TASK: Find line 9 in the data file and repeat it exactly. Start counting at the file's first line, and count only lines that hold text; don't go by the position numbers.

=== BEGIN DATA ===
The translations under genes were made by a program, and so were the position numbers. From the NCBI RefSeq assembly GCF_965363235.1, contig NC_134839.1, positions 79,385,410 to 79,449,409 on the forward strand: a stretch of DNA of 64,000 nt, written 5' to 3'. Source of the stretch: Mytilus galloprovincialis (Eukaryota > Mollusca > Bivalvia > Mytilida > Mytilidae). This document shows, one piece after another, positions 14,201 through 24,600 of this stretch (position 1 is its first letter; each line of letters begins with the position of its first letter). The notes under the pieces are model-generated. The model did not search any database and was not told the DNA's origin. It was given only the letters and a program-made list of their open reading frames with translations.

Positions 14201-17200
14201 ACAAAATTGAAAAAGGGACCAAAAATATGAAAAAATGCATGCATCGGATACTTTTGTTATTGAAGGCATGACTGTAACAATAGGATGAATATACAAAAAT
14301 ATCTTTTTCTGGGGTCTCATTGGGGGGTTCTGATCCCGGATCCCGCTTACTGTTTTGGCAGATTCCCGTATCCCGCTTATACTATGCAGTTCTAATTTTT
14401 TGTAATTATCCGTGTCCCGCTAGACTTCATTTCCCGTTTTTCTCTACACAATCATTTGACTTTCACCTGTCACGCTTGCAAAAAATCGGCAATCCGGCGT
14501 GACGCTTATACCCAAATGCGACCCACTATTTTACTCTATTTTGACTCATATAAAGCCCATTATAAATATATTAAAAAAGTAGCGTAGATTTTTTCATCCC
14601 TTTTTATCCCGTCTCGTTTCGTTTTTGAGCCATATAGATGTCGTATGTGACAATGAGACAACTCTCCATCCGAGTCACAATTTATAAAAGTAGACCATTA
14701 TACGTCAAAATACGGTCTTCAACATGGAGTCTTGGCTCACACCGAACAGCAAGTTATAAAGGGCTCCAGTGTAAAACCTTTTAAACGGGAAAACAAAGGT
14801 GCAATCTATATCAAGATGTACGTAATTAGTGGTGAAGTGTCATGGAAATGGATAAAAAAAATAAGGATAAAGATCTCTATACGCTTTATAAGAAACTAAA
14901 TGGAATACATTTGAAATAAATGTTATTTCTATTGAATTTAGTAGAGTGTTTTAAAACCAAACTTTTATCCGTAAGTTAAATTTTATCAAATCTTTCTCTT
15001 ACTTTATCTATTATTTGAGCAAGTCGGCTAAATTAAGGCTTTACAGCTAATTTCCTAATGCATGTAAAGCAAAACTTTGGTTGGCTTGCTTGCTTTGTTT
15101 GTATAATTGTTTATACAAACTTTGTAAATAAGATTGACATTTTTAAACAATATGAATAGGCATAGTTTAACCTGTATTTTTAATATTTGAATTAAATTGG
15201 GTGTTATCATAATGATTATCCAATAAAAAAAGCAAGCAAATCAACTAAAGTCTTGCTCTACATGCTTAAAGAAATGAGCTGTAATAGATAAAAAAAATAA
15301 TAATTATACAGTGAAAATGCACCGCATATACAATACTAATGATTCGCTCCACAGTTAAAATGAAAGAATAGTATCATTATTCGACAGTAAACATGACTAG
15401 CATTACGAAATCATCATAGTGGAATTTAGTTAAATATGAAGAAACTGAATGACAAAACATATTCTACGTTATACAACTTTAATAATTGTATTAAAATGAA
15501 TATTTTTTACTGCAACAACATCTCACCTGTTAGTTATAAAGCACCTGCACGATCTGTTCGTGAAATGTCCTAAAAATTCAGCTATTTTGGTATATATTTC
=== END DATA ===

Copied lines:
14801 GCAATCTATATCAAGATGTACGTAATTAGTGGTGAAGTGTCATGGAAATGGATAAAAAAAATAAGGATAAAGATCTCTATACGCTTTATAAGAAACTAAA